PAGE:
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Noise in ICUs exceeds recommended levels, disturbs patients and care givers

Noise in ICUs exceeds recommended levels, disturbs patients and care givers

A study presented at Euroanaesthesia 2016 shows that noise levels in the Intensive Care Unit (ICU) can go well above recommended levels, disturbing both patients and the medical teams that care for them. [More]
UTHealth's Mobile Stroke Unit fights stroke through research, technology and patient care

UTHealth's Mobile Stroke Unit fights stroke through research, technology and patient care

About 800,000 strokes occur in America each year; that's about one every 40 seconds. Houston resident Joe Carrabba experienced one of them. [More]
Oncologists to present latest research findings at ASCO annual meeting

Oncologists to present latest research findings at ASCO annual meeting

Oncologists from NewYork-Presbyterian, Columbia University Medical Center and Weill Cornell Medicine will discuss their latest research findings at the American Society for Clinical Oncology annual meeting, June 3-7 in Chicago. [More]
Inadequate monitoring places post-operative patients at risk for opioid-induced respiratory depression

Inadequate monitoring places post-operative patients at risk for opioid-induced respiratory depression

Nearly 75 percent of hospitalized patients receiving opioids for pain management are not monitored according to hospital guidelines. [More]
Meta-genomics analysis tool Taxonomer can rapidly and accurately detect pathogens

Meta-genomics analysis tool Taxonomer can rapidly and accurately detect pathogens

Scientists at the University of Utah, ARUP Laboratories, and IDbyDNA, Inc., have developed ultra-fast, meta-genomics analysis software called Taxonomer that dramatically improves the accuracy and speed of pathogen detection. [More]
New evidence-based design model for future intensive and intermediate care facilities

New evidence-based design model for future intensive and intermediate care facilities

In the EVICURES project a design model for future intensive and intermediate care facilities was developed at Seinäjoki Central Hospital. The results of research conducted by VTT Technical Research Centre of Finland Ltd on evidence-based design (EBD) and user-orientation were applied to the design work. [More]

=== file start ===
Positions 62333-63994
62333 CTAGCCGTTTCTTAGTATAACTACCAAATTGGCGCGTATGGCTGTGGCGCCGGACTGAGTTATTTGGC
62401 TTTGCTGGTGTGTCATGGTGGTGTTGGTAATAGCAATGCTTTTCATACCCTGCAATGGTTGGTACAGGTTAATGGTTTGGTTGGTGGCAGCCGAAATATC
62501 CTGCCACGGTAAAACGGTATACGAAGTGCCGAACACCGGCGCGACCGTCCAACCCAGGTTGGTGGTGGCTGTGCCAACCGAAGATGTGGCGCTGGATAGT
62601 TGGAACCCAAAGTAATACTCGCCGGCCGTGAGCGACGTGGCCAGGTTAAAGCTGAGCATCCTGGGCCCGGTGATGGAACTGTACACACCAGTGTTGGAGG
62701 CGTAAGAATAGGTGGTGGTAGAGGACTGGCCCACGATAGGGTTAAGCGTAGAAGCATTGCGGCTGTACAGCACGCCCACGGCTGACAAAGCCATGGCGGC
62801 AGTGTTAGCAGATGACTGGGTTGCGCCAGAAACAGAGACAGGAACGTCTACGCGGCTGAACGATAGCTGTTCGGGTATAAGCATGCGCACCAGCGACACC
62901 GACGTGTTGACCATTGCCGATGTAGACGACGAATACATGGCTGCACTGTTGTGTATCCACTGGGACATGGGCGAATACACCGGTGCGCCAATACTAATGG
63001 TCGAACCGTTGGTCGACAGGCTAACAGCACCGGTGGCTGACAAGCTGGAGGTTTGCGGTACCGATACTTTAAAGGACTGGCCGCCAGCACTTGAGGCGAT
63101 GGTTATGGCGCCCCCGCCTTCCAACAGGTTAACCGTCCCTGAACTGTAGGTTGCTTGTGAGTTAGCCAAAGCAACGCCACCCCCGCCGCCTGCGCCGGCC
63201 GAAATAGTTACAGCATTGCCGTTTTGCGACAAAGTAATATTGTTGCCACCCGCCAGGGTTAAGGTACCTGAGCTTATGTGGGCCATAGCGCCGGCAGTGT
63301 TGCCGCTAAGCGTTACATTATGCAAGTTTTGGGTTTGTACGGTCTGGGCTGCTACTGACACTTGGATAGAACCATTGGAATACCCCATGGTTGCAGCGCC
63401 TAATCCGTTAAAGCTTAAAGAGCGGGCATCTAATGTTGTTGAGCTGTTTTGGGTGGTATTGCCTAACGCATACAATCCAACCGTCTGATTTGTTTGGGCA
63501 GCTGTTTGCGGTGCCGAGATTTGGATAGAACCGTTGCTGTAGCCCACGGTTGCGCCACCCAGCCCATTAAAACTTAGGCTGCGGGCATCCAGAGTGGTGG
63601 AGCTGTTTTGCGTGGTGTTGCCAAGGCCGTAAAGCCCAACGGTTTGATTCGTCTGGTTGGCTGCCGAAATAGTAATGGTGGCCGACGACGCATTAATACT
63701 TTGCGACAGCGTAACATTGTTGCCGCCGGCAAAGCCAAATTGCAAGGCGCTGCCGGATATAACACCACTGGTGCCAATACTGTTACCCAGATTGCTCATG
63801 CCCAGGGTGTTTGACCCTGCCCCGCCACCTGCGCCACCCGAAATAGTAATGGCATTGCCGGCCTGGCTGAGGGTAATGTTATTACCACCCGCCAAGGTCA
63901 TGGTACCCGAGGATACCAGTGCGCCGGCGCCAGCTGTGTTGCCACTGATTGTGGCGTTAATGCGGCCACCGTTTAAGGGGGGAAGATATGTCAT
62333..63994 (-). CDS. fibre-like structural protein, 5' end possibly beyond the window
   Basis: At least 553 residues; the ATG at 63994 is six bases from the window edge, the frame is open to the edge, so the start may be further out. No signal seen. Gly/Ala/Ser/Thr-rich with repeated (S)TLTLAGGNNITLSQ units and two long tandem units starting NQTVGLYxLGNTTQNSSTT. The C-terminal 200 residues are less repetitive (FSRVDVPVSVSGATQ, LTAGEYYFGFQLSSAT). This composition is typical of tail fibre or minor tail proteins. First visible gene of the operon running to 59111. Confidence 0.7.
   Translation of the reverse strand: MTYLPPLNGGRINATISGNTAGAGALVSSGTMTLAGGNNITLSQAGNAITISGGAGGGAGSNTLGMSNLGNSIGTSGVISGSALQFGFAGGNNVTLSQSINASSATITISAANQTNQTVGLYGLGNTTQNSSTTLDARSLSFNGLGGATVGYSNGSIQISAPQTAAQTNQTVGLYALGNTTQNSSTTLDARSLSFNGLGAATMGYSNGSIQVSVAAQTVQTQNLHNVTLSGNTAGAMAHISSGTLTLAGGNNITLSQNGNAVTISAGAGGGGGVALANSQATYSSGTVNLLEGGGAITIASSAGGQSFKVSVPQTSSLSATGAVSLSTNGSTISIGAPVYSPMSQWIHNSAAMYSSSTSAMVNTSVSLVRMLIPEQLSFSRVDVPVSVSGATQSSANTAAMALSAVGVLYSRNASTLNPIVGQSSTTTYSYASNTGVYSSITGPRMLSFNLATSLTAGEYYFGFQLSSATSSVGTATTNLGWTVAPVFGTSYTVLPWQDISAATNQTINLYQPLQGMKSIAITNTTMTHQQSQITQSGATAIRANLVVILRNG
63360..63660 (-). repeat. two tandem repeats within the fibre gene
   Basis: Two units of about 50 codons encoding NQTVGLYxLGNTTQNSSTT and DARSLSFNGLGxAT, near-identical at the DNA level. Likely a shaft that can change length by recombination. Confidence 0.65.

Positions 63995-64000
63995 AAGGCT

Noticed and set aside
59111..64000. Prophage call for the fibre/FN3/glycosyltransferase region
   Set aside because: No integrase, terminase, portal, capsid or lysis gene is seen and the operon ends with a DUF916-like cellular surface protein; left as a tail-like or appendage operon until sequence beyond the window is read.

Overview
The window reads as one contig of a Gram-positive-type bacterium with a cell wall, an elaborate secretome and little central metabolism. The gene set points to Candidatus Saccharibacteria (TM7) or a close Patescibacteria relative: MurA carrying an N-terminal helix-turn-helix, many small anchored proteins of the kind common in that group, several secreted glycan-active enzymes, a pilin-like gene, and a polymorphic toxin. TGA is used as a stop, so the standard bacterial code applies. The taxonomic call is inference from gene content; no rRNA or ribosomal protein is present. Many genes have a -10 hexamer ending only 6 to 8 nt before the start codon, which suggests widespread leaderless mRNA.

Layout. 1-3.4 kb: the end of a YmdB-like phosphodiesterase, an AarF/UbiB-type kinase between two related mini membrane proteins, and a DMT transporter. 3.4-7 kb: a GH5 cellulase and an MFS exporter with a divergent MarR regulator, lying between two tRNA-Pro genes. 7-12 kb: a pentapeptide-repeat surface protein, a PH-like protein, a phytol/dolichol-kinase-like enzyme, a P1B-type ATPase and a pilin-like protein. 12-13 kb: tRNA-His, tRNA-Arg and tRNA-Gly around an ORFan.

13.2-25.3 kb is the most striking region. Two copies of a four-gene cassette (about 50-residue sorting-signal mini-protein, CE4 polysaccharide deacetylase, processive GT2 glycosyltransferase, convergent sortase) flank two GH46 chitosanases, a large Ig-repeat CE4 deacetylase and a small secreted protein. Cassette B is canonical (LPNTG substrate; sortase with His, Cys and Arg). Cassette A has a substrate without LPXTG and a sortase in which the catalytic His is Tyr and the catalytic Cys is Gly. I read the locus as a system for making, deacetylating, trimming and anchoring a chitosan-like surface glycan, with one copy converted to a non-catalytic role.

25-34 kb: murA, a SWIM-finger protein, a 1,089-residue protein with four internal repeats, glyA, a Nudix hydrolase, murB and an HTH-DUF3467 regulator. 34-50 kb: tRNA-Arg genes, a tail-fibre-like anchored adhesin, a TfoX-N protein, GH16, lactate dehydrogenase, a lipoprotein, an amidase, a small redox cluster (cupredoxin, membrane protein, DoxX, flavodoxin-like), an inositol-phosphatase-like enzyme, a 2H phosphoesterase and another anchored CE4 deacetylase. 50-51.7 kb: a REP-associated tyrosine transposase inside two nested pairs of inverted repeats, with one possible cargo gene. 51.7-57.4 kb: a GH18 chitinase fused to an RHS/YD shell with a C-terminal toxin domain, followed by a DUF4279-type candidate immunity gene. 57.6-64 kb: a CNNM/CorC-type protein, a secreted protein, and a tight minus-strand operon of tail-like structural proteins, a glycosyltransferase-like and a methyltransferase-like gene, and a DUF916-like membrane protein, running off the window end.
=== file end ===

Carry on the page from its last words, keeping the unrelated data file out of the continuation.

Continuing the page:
New haptic device could aid walking therapy for stroke survivors

New haptic device could aid walking therapy for stroke survivors

Small sensory devices could help to improve walking recovery during stroke rehabilitation in a bid to reduce social isolation. [More]
Self-care can help nurses manage compassion fatigue

Self-care can help nurses manage compassion fatigue

The heart of healthcare is stressed. With longer shifts, staffing shortages and healthcare changes taxing our nurses, it's no surprise that up to 80 percent report suffering compassion fatigue at some point in their careers, according to recent studies. [More]
Study explores differences in neuroimaging utilization for stroke from population perspective

Study explores differences in neuroimaging utilization for stroke from population perspective

A person is admitted to the hospital with a stroke, but not much is known about whether or not that patient will undergo neuroimaging. [More]
Study finds gap in screening for lipid abnormalities among adults taking antipsychotic medications

Study finds gap in screening for lipid abnormalities among adults taking antipsychotic medications

Too few adults taking antipsychotic medications are being screened for abnormalities in lipids, which include cholesterol and triglycerides, new research from the University of Colorado Anschutz Medical Campus finds. [More]
Study highlights need of better diagnostic criteria for people suffering from debilitating grief

Study highlights need of better diagnostic criteria for people suffering from debilitating grief